Colorado Republicans need to win four seats in the upcoming 2010 elections to win back a majority in the state senate. While such a development remains improbable at the moment, it’s certainly not outside the realm of possibility. Of the 35 four-year seats in the chamber, 19 are contested in 2010 (including two for special election). Of those 19 seats:
- 4 are Democrat incumbents facing re-election to a second term
- 4 are open seats currently held by Democrats
- 3 are Democrat incumbents seeking their first election to the seat after filling a vacancy
- 5 are Republican incumbents facing re-election to a second term
- 2 are open seats currently held by Republicans
- 1 is a Republican incumbent seeking his first election to the seat after filling a vacancy
Here’s my amateur estimation a year ahead of the game, based on a mix of conservative and optimistic projections… Of the 8 Republican seats, only one (the open seat in Senate District 2) can be considered reasonably in play. And with the Democrats having to play defense in several other districts (see below), picking up this one should not be too likely either.
Meanwhile, of the 11 Democratic seats up for grabs, 6 are safe, 1 has a Democrat edge to hold, 3 are up for grabs, and 1 is a likely Republican pick-up. Excluding the safe seats, here are the races as I see them in order of probable Republican success (disclaimer: as in everything related to politics, projections like these are subject to change based on a host of factors — please consider this a first read 11 months before the election as a snapshot in time):
1. Senate District 6 (Archuleta, Dolores, La Plata, Montezuma, Montrose, Ouray, San Juan, San Miguel) Current State Rep. Ellen Roberts has the likeliest pickup for Republicans, as she takes on Sen. Bruce Whitehead — appointed to fill the vacancy after popular Jim Isgar secured an appointment with the Obama administration. Republican voter registration edge has shrunk slightly but is still thousands ahead of the Democrats. While party labels don’t seem to matter as much in this southwest Colorado district, Roberts is a known quantity with a major edge. Likely GOP pick-up
2. Senate District 16 (Boulder, Clear Creek, Gilpin, Grand, Jefferson, Summit) Conservative GOP newcomer Tim Leonard is the sole candidate in the field for the moment. The two parties have a near identical voter registration, with the GOP slightly ahead. If Democrat Rep. Christine Scanlan takes the plunge into this race, it drops to at least number 3. Until then, the Republicans fielding a strong candidate have every reason to be optimistic in this region. Toss-up: slight edge GOP pick-up
3. Senate District 5 (Alamosa, Chaffee, Conejos, Costilla, Delta, Gunnison, Hinsdale, Mineral, Pitkin, Rio Grande, Saguache) In 2006 Democrat Gail Schwartz very narrowly toppled incumbent Republican Lewis Entz. Yet while she brings incumbent status to the table herself in 2010, the political environment figures to be a lot better for the GOP. And challenger Wayne Wolf has established some name recognition as a Congressional candidate in 2008. (Fellow Republican Bob Rankin is not on the official candidate list as of November 19.) The difference in Republican and Democrat registrations is razor thin here. Toss-up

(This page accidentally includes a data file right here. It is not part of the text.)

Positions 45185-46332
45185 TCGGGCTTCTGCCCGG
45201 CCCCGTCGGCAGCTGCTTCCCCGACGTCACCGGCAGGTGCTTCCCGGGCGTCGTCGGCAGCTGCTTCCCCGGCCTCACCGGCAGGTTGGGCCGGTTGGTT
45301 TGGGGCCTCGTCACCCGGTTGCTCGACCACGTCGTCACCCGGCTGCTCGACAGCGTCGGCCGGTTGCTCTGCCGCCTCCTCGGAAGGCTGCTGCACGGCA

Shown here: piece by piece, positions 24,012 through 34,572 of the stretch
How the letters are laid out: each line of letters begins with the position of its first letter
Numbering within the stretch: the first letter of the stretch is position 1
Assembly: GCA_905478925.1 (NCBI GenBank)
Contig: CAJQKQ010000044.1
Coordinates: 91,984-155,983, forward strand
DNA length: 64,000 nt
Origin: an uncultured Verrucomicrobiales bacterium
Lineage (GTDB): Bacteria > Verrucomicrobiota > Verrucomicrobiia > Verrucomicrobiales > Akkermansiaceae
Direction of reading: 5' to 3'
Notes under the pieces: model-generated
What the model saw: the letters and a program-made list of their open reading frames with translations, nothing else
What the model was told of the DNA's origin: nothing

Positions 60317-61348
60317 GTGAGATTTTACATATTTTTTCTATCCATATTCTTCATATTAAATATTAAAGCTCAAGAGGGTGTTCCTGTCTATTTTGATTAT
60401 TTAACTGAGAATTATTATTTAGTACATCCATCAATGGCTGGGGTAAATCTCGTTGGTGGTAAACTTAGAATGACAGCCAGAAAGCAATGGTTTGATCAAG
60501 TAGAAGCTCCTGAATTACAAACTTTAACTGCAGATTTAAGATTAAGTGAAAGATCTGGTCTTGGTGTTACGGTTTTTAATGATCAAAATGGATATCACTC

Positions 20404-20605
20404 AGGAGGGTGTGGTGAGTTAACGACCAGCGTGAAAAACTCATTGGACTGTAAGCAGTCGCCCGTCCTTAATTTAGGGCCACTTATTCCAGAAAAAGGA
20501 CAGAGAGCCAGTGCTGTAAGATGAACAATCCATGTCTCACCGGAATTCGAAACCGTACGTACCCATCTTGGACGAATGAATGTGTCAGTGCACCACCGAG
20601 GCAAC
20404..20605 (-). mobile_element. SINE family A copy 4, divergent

4. Senate District 20 (Jefferson) The mighty Moe Keller has stepped down, giving Republicans hope in this west Denver suburban district again. Democrat Keller narrowly won the seat against Steve Jensen in 2002, but (as in most senate districts across the state) the registrations have shifted from the elephants to the donkeys in the past seven years. Republicans are fielding a credible candidate in John Odom. If he goes up against moderate former Rep. Cheri Jahn, it will be a tough challenge. If liberal Dave Ruchman beats Jahn in the primary, however, this race should jump as high as number 2. Toss-up: slight edge Dem hold
5. Senate District 11 (El Paso) Republican incumbent Ed Jones lost this seat four years ago to Democrat John Morse, and now the GOP hopes to turn the tables with an upset of their own. While not yet listed as an official candidate, Owen Hill appears to be the first (and possibly the only) Republican out of the gate. It will take a lot of hard work and some favorable winds for Hill or another Republican to unseat Morse. But if the Democrats are sweating out this race next fall, you also can bet they will be sweating out their majority status in the Golden Dome. Edge: Dem hold
Since political armchair quarterbacking makes a great spectator sport, tell me where I’m wrong. Next up (hopefully within the week)… a similar early analysis of state house races.